(a) Adverse effect. Title VII prohibits practices, procedures, or policies which have an adverse impact unless they are justified by business necessity. In addition, Title VII proscribes practices which “tend to deprive” persons of equal employment opportunities. Employers, labor organizations and other persons subject to Title VII may take affirmative action based on an analysis which reveals facts constituting actual or potential adverse impact, if such adverse impact is likely to result from existing or contemplated practices.

(b) Effects of prior discriminatory practices. Employers, labor organizations, or other persons subject to Title VII may also take affirmative action to correct the effects of prior discriminatory practices. The effects of prior discriminatory practices can be initially identified by a comparison between the employer's work force, or a part thereof, and an appropriate segment of the labor force.

(c) Limited labor pool. Because of historic restrictions by employers, labor organizations, and others, there are circumstances in which the available pool, particularly of qualified minorities and women, for employment or promotional opportunities is artificially limited. Employers, labor organizations, and other persons subject to Title VII may, and are encouraged to take affirmative action in such circumstances, including, but not limited to, the following:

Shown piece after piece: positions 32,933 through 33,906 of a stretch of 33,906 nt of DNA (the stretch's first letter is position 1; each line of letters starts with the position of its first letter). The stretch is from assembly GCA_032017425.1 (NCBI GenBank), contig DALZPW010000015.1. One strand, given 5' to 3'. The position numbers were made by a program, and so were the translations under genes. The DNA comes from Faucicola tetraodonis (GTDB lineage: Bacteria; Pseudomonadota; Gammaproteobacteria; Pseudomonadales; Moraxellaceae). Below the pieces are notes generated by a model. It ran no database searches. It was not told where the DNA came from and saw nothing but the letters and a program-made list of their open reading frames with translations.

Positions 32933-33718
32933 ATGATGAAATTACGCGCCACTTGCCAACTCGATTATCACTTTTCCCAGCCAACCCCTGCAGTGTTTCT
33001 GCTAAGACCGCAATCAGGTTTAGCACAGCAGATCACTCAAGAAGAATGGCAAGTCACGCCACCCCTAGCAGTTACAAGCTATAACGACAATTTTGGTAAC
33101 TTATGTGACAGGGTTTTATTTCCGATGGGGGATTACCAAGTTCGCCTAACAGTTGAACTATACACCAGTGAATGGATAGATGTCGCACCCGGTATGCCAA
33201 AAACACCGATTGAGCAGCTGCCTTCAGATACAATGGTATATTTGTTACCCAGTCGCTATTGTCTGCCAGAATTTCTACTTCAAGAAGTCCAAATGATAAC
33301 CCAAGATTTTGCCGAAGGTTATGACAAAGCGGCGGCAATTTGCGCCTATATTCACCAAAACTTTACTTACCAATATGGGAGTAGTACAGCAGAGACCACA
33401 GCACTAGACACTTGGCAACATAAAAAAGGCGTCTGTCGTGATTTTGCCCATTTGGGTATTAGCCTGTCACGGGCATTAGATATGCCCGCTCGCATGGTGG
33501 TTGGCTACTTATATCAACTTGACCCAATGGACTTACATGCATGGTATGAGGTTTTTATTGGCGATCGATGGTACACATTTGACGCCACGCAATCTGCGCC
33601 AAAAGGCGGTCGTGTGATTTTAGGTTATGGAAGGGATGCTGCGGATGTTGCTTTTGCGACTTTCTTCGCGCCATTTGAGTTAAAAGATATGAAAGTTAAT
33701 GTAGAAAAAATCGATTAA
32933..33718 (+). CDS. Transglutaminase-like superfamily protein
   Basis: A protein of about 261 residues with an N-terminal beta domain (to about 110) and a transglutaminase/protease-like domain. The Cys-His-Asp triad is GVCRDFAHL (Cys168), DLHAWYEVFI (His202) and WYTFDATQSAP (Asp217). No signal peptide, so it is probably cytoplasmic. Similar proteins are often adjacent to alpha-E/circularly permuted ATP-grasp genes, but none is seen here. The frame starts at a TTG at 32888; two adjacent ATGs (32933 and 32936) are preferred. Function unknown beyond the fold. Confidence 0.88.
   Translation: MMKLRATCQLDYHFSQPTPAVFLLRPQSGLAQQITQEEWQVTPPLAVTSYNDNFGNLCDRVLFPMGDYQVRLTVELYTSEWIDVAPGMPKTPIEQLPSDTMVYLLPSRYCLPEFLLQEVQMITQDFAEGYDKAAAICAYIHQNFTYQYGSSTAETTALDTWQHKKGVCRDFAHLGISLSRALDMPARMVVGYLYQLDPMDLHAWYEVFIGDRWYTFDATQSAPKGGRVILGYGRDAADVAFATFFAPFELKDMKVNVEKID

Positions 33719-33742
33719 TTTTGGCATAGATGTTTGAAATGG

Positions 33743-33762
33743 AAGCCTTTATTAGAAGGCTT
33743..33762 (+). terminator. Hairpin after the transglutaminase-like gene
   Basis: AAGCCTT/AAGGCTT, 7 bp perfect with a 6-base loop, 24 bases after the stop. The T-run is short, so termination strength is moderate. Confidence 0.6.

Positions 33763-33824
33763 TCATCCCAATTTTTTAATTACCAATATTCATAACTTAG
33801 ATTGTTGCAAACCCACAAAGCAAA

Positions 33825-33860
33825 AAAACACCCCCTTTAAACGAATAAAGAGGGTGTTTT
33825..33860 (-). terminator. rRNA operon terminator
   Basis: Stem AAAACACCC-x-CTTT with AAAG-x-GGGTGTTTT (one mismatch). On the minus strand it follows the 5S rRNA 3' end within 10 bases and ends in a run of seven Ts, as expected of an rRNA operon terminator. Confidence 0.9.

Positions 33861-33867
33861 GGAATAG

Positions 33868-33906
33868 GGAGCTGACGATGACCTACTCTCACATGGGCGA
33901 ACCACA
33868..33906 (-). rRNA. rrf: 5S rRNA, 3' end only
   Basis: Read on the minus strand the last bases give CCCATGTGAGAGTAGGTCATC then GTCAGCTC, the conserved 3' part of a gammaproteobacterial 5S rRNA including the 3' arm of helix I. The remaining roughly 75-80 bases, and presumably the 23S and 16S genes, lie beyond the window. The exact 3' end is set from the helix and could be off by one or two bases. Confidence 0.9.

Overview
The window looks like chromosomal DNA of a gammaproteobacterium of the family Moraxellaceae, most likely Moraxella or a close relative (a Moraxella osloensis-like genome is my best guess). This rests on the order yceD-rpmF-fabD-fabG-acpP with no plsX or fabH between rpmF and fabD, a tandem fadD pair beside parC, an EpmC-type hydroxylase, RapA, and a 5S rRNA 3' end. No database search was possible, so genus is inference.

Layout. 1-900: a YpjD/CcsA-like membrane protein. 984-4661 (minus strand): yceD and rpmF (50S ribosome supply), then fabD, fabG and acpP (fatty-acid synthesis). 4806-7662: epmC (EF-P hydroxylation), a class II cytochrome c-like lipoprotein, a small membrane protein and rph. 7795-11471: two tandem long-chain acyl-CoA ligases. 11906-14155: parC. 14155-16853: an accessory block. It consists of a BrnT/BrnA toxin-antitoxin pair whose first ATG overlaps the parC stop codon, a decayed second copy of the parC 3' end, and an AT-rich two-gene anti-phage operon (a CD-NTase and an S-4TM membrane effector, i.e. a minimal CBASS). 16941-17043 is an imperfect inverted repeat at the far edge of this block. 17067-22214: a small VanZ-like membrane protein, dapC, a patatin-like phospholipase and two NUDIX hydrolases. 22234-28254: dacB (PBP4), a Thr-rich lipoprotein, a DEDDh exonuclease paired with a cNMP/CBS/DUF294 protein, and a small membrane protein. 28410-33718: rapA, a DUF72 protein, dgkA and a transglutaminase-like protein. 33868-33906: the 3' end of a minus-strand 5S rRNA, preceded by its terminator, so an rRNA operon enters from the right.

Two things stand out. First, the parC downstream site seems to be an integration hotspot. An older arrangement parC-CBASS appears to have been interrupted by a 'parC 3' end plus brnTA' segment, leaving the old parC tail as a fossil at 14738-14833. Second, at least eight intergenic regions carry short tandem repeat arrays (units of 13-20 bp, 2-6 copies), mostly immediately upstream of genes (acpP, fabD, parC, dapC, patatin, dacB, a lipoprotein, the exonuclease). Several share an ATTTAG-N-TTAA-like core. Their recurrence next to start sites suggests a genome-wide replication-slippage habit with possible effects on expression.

(1) Training plans and programs, including on-the-job training, which emphasize providing minorities and women with the opportunity, skill, and experience necessary to perform the functions of skilled trades, crafts, or professions;

(2) Extensive and focused recruiting activity;

(3) Elimination of the adverse impact caused by unvalidated selection criteria; and

(4) Modification through collective bargaining where a labor organization represents employees, or unilaterally where one does not, of promotion and layoff procedures.

29 C.F.R. § 1608.3 (Citations omitted). Such diversity initiative often includes goals as to how the organization can attract and retain a more diverse group of applicants and employees. The Supreme Court in United Steelworkers v. Weber set forth the following criteria in establishing an appropriate diversity initiative:

(1) The plan is remedial in nature, in that there has been past discrimination or possible adverse impact as to the group in question.

(2) The plan does not unnecessarily interfere with the interest of non-minority employees, such as by terminating those employees to replace them with diverse employees.

(3) The plan or program is temporary in nature with the goal of achieving some type of balance without maintenance.

This third element should be highlighted by employers as it was a key point of the Supreme Court’s decision in Students for Fair Admissions, Inc. v. President and Fellows of Harvard College. The voluntary affirmative action program cannot go on indefinitely but must be temporary in nature. Employers who do not have either a mandated affirmative action plan in place or a voluntary affirmative action program who are directly taking race and other protected classifications into account when making employment decisions (even if the decisions are not adverse in nature), run the risk of violating Title VII.

For more information on your company’s obligations as it relates to either voluntary or mandated affirmative action programs, and/or turning your DEI initiatives into a voluntary affirmative action program, please contact Tawny Alvarez or another member of Verrill’s Employment & Labor Group.

Topics: Discrimination, Labor Laws